Serve creative Advent foods
Symbols that represent Christ: These can be used in any form of decorating (tree ornaments, napkins, cards, stationery, etc.). Here are a few (of many): crown (Christ the King); manger (Jesus’ birthplace); sun or star (Numbers 24:17, Revelation 22:16); cross (Jesus died on a cross); shepherd’s staff (John 10:11); Chi rho (P & X superimposed, the first two Greek letters of “Christ”); Alpha and Omega (the first and last letters of the Greek alphabet. Revelation 1:8); lamb (John 1:29); bread (John 6:35); stump with shoot (Isaiah 11:1); lion (Revelation 5:5); vine (John 15:1); fish (The Greek word for fish, “icthus”, is spelled from the first letters of the phrase “Jesus Christ, God’s Son, Savior” in Greek); fountain (Zechariah 13:1); rock (I Corinthians 10:4, Psalm 18:2, Matthew 7:24 or 16:18); daisy (innocence of the Child Jesus); anchor (Hebrews 6:19); door (John 10:9); branch (Zechariah 3:8, Jeremiah 23:5); rose (Isaiah 35:1); burning bush (God, the “consuming fire”, grew in Mary’s womb without consuming her); Jacob’s ladder (it united heaven & earth); butterfly, bee, peacock, phoenix or Jonah & the whale (symbols of resurrection); chalice & Host; hen & chicks (Luke 13:34)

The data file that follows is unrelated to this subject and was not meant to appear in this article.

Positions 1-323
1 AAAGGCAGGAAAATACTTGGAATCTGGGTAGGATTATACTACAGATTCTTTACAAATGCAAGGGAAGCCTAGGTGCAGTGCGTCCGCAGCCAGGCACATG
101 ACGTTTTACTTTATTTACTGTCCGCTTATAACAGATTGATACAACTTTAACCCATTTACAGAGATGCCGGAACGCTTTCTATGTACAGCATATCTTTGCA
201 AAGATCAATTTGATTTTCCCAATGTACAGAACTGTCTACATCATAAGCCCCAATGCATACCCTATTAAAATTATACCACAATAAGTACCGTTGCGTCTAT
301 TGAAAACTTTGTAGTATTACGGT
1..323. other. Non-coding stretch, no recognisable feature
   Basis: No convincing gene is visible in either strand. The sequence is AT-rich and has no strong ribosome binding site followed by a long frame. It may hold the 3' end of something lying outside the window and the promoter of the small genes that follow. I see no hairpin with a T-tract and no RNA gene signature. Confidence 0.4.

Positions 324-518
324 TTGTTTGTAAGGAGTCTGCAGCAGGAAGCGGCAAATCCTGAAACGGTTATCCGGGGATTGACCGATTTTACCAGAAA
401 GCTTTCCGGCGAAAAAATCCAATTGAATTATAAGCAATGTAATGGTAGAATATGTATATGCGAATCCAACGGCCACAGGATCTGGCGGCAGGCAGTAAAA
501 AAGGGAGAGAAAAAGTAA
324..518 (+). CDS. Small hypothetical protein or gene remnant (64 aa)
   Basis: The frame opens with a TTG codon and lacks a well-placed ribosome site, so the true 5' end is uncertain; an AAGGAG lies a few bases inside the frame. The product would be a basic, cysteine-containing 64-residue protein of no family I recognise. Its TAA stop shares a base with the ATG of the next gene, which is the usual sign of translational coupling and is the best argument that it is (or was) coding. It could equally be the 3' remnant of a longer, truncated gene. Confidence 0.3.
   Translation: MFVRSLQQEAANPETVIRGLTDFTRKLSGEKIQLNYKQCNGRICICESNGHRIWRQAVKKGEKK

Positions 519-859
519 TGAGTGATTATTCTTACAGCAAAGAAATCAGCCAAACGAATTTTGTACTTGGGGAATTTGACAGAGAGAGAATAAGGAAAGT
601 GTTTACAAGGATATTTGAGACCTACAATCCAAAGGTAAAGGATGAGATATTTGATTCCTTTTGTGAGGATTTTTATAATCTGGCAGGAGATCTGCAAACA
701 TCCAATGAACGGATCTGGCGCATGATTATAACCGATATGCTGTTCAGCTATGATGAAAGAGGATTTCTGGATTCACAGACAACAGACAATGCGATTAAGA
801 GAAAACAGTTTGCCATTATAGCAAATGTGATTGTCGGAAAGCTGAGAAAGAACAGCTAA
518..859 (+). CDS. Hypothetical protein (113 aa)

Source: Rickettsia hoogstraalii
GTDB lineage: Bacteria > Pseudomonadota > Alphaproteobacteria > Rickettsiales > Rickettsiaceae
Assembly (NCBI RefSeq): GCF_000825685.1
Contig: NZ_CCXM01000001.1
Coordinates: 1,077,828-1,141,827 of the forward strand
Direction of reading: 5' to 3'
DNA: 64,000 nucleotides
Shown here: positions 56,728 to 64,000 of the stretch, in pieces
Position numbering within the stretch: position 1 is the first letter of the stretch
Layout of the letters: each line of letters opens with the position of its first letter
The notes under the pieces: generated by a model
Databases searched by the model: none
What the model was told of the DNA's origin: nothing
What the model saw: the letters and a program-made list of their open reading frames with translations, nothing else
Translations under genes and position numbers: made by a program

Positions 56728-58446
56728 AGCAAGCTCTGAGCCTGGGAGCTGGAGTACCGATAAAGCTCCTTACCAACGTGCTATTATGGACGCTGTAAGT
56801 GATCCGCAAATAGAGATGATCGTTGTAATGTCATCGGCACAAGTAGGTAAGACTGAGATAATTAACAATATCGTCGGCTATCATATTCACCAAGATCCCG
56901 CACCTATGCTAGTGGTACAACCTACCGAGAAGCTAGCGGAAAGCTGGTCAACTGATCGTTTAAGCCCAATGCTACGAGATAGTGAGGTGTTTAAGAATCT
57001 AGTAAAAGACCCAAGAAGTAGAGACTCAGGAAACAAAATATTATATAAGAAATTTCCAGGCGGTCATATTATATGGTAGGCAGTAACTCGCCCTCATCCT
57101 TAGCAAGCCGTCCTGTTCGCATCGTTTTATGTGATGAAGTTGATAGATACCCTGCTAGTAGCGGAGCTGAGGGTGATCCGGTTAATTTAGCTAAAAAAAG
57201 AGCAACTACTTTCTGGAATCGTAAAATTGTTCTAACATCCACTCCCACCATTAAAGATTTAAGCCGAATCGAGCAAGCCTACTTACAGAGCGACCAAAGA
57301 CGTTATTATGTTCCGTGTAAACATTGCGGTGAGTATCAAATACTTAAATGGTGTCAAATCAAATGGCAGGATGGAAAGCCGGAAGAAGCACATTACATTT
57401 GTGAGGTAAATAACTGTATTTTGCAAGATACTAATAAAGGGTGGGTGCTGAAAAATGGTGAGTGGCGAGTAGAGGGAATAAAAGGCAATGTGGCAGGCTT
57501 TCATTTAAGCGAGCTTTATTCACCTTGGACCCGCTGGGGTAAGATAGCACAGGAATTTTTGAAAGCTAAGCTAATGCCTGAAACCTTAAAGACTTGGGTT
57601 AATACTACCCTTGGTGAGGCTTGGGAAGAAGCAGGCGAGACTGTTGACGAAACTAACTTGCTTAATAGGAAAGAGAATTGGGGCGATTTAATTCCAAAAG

Advent Wreath: The shape of the wreath symbolizes eternity and God’s Love–it has no beginning and no end. The evergreens symbolize eternal life and the never-changingness of God. The four candles (3 violet & 1 rose) are for the four weeks of Advent (and for the 4,000 years from Adam to Jesus), and we light one more candle each week as we draw nearer to the coming of Jesus, the Light of the World. The violet color reminds us that we have work to do in preparation for the coming of the King. As the carol says, “let every heart prepare Him room”. We spend Advent preparing our hearts to welcome God. The rose candle will be lit the third week of Advent as a sign of joy that He’s almost here! We light the candles each day during supper, but you could light them whenever you’re together. The first week, bless the wreath, then light one violet candle.
Blessing: Father/husband: Our help is in the Name of the Lord.
All: Who made heaven and earth.
Father/husband: Let us pray. O God, by whose word all things are made holy, pour forth Your blessing upon this wreath, and grant that we who use it may prepare our hearts for the coming of Christ and may receive from You abundant graces. Through Christ our Lord. All: Amen.
He sprinkles the wreath with holy water (from the metal canister in church–store in a labelled bottle)
The second week, light 2 purple candles. The third week, light 2 purple and 1 pink candle. The fourth week, light all four candles. At Christmas, we replace the colored candles with one large white candle to symbolize Christ (white to represent His purity), replace the dried-out branches with fresh and decorate the wreath with small ornaments.